Jumping Jacks Flash: Exercise Is Even Better For You Than You Think

Of all the things we can do to take care of ourselves, there is one that has so many benefits and implications for our well-being that it deserves a special focus.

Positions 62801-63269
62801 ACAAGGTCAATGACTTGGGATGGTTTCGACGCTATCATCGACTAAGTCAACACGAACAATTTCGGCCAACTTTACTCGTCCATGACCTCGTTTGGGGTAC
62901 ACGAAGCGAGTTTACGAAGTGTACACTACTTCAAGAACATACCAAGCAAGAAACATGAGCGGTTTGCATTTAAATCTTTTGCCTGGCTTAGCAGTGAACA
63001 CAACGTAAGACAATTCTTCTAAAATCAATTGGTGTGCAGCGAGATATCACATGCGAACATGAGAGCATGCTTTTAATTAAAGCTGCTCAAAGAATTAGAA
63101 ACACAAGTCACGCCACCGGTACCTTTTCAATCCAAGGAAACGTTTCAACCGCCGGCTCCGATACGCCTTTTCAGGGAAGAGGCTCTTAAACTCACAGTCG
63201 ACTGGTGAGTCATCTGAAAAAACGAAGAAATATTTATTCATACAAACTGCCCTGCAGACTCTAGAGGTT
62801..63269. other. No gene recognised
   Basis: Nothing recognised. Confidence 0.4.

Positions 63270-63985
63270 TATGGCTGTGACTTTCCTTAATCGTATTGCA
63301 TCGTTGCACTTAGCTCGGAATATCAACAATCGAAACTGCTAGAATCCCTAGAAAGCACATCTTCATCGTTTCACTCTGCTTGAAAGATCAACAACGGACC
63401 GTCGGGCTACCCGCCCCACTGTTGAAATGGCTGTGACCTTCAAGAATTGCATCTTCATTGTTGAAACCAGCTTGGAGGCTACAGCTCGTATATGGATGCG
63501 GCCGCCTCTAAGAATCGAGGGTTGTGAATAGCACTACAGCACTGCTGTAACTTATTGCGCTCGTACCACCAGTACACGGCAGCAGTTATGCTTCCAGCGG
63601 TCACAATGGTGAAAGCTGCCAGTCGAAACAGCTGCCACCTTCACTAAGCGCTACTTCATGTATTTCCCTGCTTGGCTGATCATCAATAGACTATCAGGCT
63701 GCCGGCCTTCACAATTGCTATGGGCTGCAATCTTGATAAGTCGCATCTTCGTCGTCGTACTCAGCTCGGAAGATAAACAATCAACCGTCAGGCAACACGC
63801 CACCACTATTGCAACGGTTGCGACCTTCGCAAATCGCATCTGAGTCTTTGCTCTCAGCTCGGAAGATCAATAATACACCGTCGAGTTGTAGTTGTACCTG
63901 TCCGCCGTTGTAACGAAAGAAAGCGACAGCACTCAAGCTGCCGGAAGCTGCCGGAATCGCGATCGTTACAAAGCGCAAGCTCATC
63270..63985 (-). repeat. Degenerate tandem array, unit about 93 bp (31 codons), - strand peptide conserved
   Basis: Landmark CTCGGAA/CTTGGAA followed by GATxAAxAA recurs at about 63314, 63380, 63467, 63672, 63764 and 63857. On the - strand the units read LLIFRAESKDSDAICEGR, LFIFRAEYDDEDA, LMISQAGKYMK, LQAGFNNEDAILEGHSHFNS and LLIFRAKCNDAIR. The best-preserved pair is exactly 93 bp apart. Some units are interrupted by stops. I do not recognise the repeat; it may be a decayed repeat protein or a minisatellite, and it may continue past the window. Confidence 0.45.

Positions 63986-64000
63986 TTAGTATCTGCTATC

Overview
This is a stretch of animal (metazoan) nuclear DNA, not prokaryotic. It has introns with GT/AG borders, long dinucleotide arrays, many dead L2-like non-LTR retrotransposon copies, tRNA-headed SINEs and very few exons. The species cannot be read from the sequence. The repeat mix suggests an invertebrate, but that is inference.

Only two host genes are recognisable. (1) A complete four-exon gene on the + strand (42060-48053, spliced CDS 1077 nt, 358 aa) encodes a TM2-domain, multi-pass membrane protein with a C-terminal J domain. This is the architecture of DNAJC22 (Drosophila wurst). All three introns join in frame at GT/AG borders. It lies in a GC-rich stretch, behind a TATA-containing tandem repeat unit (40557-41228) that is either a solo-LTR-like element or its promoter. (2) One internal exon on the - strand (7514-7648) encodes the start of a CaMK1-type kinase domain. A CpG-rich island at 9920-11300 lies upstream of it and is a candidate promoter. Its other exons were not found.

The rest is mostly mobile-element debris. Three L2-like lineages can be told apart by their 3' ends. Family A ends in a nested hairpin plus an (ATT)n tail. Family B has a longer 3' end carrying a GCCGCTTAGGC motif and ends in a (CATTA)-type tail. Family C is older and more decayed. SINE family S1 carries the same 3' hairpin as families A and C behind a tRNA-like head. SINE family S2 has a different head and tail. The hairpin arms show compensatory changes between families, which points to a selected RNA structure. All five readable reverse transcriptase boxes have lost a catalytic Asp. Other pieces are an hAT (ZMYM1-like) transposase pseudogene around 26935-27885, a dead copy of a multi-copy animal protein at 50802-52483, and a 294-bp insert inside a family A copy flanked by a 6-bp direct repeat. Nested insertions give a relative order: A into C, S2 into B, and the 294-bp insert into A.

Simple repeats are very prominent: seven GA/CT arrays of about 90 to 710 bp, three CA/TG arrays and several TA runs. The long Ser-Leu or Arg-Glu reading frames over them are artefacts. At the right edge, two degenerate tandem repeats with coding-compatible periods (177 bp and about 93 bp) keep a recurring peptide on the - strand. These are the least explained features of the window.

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If you are reading this, you already know the basics. You are probably aware that there are a few silver bullets when it comes to feeling better: eating right, getting enough sleep, meditation, and exercise are always on the list. The wonders of nutrition, restorative rest, and mindfulness are everywhere–and of course, we know how good exercise is for keeping lean, building strength, promoting sleep, and burning off stress. But there is something about exercise that you may not know. It is one the best investments of our time for general well-being and happiness for another reason: It actually makes our brains work better. The biochemistry of the brain is fragile and affected by almost everything we can think of. Headlines, photographs, hugs, a touchdown, too little or too much sleep, the sun, a poem, a cup of coffee, a lump of sugar, your commute, a nasty email, or a sip of wine all make their way into the brain, affecting the delicate brain chemistry–and more specifically, our neurotransmitters. The primary job of neurotransmitters such as serotonin, dopamine, and glutamate is to help the neurons in our body communicate with each other. The precise balance needed to function optimally is always being monitored. When there is a problem, like too little serotonin for too long, it can cause depression. Many antidepressants are designed specifically to boost serotonin in an effort to relieve the symptoms. However, these medicines can often come with unwanted side effects, such as low libido, weight gain, and in some cases (believe it or not) depression. This is one reason why some experts have estimated that the relapse rate for depression is as high as 80 percent. The good news is that there are other ways to improve the functioning of these and other neurotransmitters. These alternatives to antidepressants can reduce these same symptoms. Chief among these is exercise. In fact, according to the National Institute of Mental Health, it would be hard to beat exercise as one of the most effective (and natural) ways to alleviate this type of suffering. The question is: How does exercise affect the brain’s neurotransmitters? By engaging in moderate levels of exercise for 30 minutes, five times a week, and strength training twice a week, you can change the chemistry in your brain in ways that not only attack the biochemical issue at its core, but also reduce symptoms of depression naturally. Exercise does this through the production of a protein known as BDNF (brain-developed neurotropic factor), which helps brain neurotransmitters function better. Dr. John Ratey, Associate Clinical Professor of Psychiatry at Harvard Medical School, describes BDNF as “Miracle-Gro for the brain.” While exercise isn’t the only thing that can increase the expression of BDNF, it may be the more preferred. Antidepressants and electroconvulsive therapy (ECT) also increase BDNF–but often come with the side effects mentioned above for antidepressants, in addition to memory loss, in the case of ECT. In fact, exercise is so effective that it is now considered an evidence-based treatment by the American Psychiatric Association as both a stand-alone and an augmentation therapy for depression. This is worth repeating. Exercise can help improve the effectiveness of antidepressants or it may be able to do the job all on its own. Even moderate levels of exercise can be helpful because they enhance the effectiveness of neurotransmitters in your brain. If you haven’t taken a walk around the block or used that gym membership in a while, it may be time for a workout. There is a very good chance you will feel better afterward. Your brain will thank you for it.

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